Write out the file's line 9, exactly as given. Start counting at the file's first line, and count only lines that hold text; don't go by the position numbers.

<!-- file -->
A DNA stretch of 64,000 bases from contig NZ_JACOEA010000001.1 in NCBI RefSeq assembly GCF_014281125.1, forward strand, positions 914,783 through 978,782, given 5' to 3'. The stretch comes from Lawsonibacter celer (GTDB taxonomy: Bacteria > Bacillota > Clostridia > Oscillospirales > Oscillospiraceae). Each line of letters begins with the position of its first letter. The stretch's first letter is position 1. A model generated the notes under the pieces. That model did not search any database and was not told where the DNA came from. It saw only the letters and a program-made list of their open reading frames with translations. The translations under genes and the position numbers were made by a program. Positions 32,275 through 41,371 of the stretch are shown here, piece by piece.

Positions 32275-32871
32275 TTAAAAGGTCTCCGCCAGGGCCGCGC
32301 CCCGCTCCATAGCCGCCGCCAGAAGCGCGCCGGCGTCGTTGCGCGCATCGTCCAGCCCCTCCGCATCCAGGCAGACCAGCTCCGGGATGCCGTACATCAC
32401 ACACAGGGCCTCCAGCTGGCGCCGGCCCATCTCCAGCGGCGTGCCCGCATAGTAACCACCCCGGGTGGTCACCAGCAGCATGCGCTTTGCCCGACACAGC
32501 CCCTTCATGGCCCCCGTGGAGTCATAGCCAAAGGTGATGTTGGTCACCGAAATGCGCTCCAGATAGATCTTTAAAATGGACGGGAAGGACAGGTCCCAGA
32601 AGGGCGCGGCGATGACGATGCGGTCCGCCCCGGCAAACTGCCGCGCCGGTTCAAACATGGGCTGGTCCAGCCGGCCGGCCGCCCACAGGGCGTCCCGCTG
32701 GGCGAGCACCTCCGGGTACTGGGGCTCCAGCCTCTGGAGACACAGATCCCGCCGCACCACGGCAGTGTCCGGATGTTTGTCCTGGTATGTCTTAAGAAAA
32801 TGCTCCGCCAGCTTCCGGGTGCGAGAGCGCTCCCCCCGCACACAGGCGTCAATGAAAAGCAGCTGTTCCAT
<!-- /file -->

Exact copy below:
32801 TGCTCCGCCAGCTTCCGGGTGCGAGAGCGCTCCCCCCGCACACAGGCGTCAATGAAAAGCAGCTGTTCCAT